Gal Pals: Cultivating Friendships

Feminism is often pictured as a conflict; feminists fight for equality and fight for women’s voices to be heard. But, feminism is also in the quieter moments between mother and daughter, between friends, and even between strangers. Cultivating your friendships with other women is an essential component of building strength and resilience as a person and as a community. It’s extremely feminist!

And, bonus, spending time with your friends is actually improving your health. Study after study shows that women are balms for each other’s anxieties. Stress relief is the most common side effect of a good ol’ gal pal. In recent years, however, more drastic proof of health benefits from your friendships have been published: the Journal of Clinical Oncology reported on a study done in China where breast cancer patients experienced a higher chance of survival if they had a wider social network. The relationships that women build are so rich in depth that they can defy nature. 

Your gal pals may be your life line, and they may also be your form of feminist protest. Every generation of women has a different approach to these bonds, so I interviewed some of Benicia’s women for some inspiration.

Baby Boomers (1946-1964) – Dianna Rees

Dianna and her girlfriends like to travel together. “We’ve been friends for almost 50 years,” she told me. This group of gal pals met during freshman orientation week back in the 1970s. Now that the women’s children are raised, they have the freedom to visit historical sites in the States as well as abroad. “[We] have to get those 10,000 steps on our FitBits,” Dianna made sure to add. On these trips, they engage with each other, but also engage with their surroundings, often reflecting on world history. Together they seek discovery of themselves and their environments.

Gen X (1965-1980) – Raksha MacFarland

Raksha’s answer to my question of what she does with her gal pals was this: “Oh my gosh, just about everything!” Her long list included big items like traveling, but also wine tasting, playing sports, or just sending a sweet text. Really, it boiled down to trying new things to make more memories together. New memories make these friendships fun and exciting to balance out the more serious, and perhaps tragic, moments.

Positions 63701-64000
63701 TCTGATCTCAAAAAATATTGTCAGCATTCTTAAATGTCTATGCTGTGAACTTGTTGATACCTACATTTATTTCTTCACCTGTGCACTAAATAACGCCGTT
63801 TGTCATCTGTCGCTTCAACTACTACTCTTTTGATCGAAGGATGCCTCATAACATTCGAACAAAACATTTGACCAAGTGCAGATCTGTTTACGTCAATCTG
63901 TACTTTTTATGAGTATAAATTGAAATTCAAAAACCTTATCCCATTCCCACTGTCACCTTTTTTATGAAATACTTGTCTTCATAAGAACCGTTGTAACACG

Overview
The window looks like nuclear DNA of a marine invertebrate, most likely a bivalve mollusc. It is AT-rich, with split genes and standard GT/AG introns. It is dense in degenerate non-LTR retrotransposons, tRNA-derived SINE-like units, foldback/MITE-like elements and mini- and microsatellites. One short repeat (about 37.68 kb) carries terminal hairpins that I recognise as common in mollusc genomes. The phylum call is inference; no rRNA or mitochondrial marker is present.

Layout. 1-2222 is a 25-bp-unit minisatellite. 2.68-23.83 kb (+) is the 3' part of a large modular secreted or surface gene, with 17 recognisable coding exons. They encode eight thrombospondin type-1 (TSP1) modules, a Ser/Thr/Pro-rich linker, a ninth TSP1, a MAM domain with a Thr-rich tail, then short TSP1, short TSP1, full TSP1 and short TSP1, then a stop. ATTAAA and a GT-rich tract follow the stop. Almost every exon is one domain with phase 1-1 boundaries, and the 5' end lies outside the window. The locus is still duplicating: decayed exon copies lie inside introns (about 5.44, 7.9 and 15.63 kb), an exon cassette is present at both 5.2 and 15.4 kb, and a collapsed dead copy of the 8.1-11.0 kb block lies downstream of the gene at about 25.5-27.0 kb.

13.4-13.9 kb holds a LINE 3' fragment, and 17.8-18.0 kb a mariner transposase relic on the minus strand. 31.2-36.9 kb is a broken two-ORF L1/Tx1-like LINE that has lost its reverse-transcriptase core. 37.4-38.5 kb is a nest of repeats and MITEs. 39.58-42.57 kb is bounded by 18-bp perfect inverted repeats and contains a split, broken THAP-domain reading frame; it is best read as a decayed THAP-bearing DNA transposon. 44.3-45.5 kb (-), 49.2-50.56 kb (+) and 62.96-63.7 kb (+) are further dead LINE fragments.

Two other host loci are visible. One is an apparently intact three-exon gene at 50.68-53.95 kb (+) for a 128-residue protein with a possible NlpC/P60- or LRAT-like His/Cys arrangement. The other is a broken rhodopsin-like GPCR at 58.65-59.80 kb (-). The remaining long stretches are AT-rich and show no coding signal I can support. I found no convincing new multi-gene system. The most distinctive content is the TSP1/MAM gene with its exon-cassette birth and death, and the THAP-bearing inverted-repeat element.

Millennial (1981-1996) – Rachel Morgado

Rachel and her gal pals like to go on walks together. This is partly because they can double up the health benefits of exercise while putting time and love into each other. “As we’ve gotten older, work-life balance has gotten harder,” not to mention marriage, babies, moving away, and all the other things that come with “adulting.” Going on walks together also serves as accountability. It makes the exercise more fun and it gives you someone to answer to on those days when the couch looks all too inviting.

Gen Z (1997-2012) – Helena Hamed

As a member of Gen Z, I am keenly aware of my generation’s affinity for solitude. Coming of age while the internet was still catching its footing was full of uncertainty. Then, we were dunked in more uncertainty as adulthood felt synonymous with pandemics, wildfires, and economic failures. My close friend, Helena, and I like to use books as an escape, whether it’s going on a book date, which is shopping for a book and then finding a quiet place to read in each other’s company, or loud conversations dissecting our latest unofficial book club read. Helena says, “If I love a book enough, I force my friends to read it and love it, too. This may seem shallow to someone else, but for us, it’s a way to reveal ourselves to our loved ones.”

A common thread through the generations is the support that women offer each other. Dianna says, “they are like my second family,” because they have held each other up through divorces, deaths, and cancers in addition to all of the good times. And as for the good times, I think Raksha put it best: “We lift each other up, we cry together and celebrate together.” Rachel says, “These friendships remind me of all the positive things I have in my life,” and Helena adds, “There is no purer happiness than sharing a moment with someone you love.”

Women take the time to know each other deeply.

They put in the effort to peel back the layers and dissect the unique aspects of their friends, flaws and strengths alike. It is this level of understanding between girlfriends that lays the foundation on which we lean when needed. 

Whether you’re young, mature, or somewhere between, it is never too late to cultivate your friendships with the women in your life. Take a leaf from another generation’s book and share the wealth of knowledge. Traveling with a bestie, like Dianna, may uncover quirks that you’ve never seen before. Trying new things, like Raksha, can unlock a new hobby to share together. Going on walks, like Rachel, can keep you motivated and accountable for your health. And sharing your passions and insights, like Helena, may just be the release that you need to unwind after a difficult week.